Abolish borrowing cap to meet housing targets - MPs

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New residential homes are seen at a housing estate in Aylesbury

New residential homes are seen at a housing estate in Aylesbury, Britain, February 7, 2017. REUTERS/Eddie Keogh

LONDON (Reuters) - British MPs said on Monday that raising the borrowing cap on local authorities to boost the supply of new homes and a cut in the tax paid by first-time buyers would not "fix the broken housing market", as the government had pledged.

Chancellor Philip Hammond said in his budget speech in November he would get local councils "building again" by allowing them to bid to increase their caps by up to 1 billion pounds by the end of 2021-22.

The increase was part of a raft of measures aimed at increasing the supply of new homes by a net 300,000 by the mid-2020s.

The Treasury Select Committee, however, said with private builders providing about 150,000 new homes a year, local councils needed the cap to be abolished completely if they were to increase supply enough to bridge the shortfall.

"The increase in the cap on borrowing for local authorities to build homes is a step in the right direction, but it doesn't go far enough," said Treasury Committee chair Nicky Morgan, a member of Prime Minister Theresa May's ruling Conservatives.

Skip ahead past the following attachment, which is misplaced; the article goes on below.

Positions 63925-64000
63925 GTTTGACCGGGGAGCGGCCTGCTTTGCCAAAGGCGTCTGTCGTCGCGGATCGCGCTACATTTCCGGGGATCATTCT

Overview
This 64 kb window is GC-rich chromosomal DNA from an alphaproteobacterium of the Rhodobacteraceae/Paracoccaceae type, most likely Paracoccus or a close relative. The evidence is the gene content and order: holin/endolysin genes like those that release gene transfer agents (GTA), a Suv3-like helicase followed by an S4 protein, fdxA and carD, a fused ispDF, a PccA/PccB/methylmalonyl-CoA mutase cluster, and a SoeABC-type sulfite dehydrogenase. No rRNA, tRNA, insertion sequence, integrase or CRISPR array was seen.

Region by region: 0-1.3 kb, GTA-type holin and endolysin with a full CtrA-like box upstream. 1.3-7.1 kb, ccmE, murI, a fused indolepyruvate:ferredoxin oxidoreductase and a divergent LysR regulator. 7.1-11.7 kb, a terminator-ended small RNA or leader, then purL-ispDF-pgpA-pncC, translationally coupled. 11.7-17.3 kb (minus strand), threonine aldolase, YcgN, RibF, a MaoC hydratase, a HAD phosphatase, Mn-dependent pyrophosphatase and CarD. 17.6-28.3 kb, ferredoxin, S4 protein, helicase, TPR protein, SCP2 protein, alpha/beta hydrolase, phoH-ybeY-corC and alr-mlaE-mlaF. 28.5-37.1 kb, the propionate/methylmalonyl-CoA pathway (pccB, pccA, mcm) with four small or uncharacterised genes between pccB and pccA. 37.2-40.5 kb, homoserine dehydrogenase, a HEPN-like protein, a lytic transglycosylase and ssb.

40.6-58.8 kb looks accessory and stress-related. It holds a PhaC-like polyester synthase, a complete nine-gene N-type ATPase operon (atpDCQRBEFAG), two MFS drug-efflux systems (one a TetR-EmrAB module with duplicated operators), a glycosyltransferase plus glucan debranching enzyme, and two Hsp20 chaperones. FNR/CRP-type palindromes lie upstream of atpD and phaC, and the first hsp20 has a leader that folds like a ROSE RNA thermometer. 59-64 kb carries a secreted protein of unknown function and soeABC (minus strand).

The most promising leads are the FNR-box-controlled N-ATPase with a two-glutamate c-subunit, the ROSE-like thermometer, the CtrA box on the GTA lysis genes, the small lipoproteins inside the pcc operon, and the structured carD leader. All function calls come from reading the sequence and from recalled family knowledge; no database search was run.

"The borrowing cap restricts the number of homes that local authorities could deliver. To achieve the government target of 300,000 new homes per year, the cap should be abolished. The potential of local authorities to build should be unleashed."

The committee also noted that the Office for Budget Responsibility (OBR) had said abolishing property purchase tax on the first 300,000 pounds of any property costing up to 500,000 pounds for first-time buyers would result in only 3,500 additional people being able to buy their first home.

"In isolation, the reduction in stamp duty is likely to increase prices for first-time buyers by as much, if not more, than the amount they save as a reduction in stamp duty," it said.

The committee also said the government needed to agree transitional arrangements with the European Union for a period after Britain leaves the EU to encourage private investment and help improve Britain's persistently low productivity.

"The government's commitment to increase public investment is welcome, but a revival in productivity also requires action from the private sector," Morgan said.

"The OBR expects a fall in private sector investment due to Brexit-related uncertainty. An agreement between the UK and the EU27 (remaining members of the EU) on a 'standstill' transitional arrangements is therefore urgent."



(Reporting by Paul Sandle; Editing by Adrian Croft)